Dec 162011

Are your customers innovators, early majority or laggards?

In the 1908s it was realized that different people buy into products or services at different times, depending upon how new the offering is and their own psychological traits.  Knowledge of how all this works is useful to us as business owners as it helps us with our marketing.

Studies indicated that the adoption of a new product/service was not uniform but followed a bell curve pattern, sub divided into 5 major discernible areas as follows:


A very small percentage of the population (2.5%), these people buy into the new product before most people have even heard of it.  These people tend to be specialists in their field and so have little influence in the market.

Early adopters

A slightly larger group (13.5%); these people have more influence and are in some senses the trend setters.  They make the rest of the market aware the product exists and through their trendiness start to influence the next group.

Early majority

34% of the buying population so very influential – and profitable.  This is where the product ‘explodes’ on to the scene and suddenly is everywhere, surrounded by a buzz of excitement.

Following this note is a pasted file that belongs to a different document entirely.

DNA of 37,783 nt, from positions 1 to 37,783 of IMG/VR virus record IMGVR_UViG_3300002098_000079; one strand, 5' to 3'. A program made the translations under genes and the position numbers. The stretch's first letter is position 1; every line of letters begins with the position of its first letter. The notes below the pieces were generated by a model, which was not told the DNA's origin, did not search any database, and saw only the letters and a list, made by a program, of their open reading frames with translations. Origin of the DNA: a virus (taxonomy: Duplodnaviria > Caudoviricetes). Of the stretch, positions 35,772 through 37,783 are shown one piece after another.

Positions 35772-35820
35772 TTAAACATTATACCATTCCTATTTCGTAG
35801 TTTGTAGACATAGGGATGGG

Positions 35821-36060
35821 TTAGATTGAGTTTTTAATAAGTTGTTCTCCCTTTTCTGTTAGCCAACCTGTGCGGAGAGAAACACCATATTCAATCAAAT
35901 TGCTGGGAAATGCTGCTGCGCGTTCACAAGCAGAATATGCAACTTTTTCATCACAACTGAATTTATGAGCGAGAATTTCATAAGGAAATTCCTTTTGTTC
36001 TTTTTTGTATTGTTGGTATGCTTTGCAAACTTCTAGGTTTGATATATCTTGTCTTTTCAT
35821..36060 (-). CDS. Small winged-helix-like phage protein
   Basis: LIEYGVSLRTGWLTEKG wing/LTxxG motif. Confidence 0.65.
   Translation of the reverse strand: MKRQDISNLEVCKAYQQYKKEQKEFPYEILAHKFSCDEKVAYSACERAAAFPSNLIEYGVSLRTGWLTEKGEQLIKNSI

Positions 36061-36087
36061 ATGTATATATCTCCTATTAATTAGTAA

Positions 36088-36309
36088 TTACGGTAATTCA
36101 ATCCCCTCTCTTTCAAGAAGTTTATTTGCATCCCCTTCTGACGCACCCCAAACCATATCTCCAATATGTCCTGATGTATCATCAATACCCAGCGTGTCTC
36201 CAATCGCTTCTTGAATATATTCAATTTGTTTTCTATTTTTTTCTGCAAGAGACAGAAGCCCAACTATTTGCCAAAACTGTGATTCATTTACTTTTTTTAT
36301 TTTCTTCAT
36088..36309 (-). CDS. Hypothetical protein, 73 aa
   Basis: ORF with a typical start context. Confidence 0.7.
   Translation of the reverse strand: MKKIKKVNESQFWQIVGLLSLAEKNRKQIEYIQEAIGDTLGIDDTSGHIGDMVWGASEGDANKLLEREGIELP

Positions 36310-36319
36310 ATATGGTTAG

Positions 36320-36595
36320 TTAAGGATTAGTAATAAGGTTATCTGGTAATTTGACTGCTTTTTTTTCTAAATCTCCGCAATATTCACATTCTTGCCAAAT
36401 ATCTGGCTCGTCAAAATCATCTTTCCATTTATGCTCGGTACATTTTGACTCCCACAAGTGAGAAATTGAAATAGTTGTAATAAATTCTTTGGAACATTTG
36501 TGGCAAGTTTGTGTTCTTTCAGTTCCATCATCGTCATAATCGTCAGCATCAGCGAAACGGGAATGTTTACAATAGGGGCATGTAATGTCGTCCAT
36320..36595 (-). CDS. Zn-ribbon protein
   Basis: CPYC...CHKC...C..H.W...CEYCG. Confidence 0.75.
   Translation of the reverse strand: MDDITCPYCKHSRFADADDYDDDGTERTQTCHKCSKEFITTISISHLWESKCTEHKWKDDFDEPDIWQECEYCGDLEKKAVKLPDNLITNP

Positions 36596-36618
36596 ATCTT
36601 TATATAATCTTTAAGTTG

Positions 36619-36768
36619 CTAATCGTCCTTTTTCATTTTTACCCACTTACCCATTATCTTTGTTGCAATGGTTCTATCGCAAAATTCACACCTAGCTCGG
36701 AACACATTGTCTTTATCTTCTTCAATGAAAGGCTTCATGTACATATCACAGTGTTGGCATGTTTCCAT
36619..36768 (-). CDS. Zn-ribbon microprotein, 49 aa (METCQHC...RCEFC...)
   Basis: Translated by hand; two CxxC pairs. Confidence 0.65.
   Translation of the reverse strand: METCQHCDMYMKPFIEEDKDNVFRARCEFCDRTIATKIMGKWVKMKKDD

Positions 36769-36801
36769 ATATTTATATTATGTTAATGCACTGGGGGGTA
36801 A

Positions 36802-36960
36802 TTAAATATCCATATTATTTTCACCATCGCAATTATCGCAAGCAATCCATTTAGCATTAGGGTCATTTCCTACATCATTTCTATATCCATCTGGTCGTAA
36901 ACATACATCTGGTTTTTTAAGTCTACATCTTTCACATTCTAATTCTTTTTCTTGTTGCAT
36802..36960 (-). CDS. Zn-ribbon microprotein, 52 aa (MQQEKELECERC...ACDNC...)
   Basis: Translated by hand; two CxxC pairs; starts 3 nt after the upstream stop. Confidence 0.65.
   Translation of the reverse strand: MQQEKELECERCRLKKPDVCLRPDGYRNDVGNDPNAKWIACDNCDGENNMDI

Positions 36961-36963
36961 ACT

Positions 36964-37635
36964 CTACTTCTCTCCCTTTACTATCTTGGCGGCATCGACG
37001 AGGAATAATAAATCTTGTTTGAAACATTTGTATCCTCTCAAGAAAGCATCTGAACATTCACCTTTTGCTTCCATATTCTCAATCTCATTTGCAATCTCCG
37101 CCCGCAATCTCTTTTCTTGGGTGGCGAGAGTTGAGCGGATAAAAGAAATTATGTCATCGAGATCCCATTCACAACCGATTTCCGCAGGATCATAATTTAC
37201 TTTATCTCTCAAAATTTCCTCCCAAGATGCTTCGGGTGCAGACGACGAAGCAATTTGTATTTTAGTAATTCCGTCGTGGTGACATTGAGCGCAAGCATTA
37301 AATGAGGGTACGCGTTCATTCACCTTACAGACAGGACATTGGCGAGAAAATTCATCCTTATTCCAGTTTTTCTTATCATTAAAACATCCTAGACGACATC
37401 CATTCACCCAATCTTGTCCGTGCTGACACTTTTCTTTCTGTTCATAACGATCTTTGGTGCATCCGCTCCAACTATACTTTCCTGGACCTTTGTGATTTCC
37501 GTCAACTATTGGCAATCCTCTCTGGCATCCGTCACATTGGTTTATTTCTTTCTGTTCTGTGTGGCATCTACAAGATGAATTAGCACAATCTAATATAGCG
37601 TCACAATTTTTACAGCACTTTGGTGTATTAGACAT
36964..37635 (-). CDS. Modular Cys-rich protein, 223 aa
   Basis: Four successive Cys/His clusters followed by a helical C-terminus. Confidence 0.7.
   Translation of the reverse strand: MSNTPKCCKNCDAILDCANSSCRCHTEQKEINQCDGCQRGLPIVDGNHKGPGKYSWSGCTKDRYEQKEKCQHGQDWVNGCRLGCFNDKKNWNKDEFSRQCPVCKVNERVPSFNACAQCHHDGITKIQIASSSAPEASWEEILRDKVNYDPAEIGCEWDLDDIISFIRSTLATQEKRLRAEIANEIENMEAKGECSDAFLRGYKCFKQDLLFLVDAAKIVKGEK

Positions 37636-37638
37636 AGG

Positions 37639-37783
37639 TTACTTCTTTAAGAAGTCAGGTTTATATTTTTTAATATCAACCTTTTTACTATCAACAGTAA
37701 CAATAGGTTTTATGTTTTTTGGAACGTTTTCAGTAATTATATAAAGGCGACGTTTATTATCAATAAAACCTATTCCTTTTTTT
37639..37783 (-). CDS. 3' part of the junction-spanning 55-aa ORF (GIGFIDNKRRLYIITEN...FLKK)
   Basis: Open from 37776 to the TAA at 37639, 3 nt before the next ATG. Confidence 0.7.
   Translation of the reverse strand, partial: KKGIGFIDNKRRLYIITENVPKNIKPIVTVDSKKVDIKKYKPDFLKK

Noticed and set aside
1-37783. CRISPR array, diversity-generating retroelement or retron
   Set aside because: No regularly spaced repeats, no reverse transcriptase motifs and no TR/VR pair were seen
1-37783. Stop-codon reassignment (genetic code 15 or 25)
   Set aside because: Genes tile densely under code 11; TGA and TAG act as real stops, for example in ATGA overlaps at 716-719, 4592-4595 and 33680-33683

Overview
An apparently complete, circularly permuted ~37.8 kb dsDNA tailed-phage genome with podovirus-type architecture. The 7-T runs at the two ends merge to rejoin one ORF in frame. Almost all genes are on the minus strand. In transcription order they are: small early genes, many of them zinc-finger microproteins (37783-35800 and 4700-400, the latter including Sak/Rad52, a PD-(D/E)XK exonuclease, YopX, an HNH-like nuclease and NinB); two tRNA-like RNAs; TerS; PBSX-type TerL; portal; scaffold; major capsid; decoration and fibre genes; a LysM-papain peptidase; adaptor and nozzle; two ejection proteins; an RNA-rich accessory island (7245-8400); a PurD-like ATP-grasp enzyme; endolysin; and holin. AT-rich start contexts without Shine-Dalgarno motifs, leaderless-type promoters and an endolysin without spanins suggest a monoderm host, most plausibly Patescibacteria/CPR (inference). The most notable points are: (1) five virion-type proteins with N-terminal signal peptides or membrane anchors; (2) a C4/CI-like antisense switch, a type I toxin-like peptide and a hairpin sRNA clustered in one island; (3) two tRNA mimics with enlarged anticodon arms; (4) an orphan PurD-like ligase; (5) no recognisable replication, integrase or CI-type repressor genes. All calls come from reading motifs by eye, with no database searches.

Late majority

Again, 34% of the buying population.  By this stage the product or service is mainstream nearly everyone has one (literally) and so the excitement has largely passed and the offering is almost accepted as a normal part of life.  You are more exceptional if you don’t have one.


These are the 16% of the buying population who only buy in at the last moment.  By this stage the technology or concept is probably being replaced but only now do these conservative-minded people feel secure in embracing the offering.

That’s great, I hear you say, but so what?  How does this help us to sell?

Well, first think about where your product is in the process.  Is it something cutting edge or is it something that has been around for a while?  That will help you to determine how you advertise your business and the products you sell.  Marketing to an early adopter is very different to persuading a Laggard to invest in your offering.

It will also affect your pricing policy.  Innovators and Early Adoptors tend not to think about price – they just want the new product – so you can sell at pretty much any price.  The chances are that prices will be high anyway to overcome low production run costs (early video recorders and CD players were around $1000; now they are almost given away).

Finally, if you’re running your business properly you will already be thinking abut where your next product/service is coming from.  Standing still (especially if you sell technology) is not an option so you need to be constantly on the look out for the next big thing.